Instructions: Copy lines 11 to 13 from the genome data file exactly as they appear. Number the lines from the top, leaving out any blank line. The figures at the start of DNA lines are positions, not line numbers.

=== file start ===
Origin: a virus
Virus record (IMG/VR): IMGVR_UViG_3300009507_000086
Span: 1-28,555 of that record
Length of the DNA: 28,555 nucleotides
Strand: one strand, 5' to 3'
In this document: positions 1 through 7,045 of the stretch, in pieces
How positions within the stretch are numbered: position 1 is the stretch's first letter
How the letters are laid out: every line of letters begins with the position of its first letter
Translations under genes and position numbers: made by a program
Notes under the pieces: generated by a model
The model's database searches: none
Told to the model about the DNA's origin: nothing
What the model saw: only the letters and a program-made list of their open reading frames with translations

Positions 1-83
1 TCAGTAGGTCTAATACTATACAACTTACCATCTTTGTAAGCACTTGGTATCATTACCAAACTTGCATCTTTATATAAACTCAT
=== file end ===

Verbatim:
The model's database searches: none
Told to the model about the DNA's origin: nothing
What the model saw: only the letters and a program-made list of their open reading frames with translations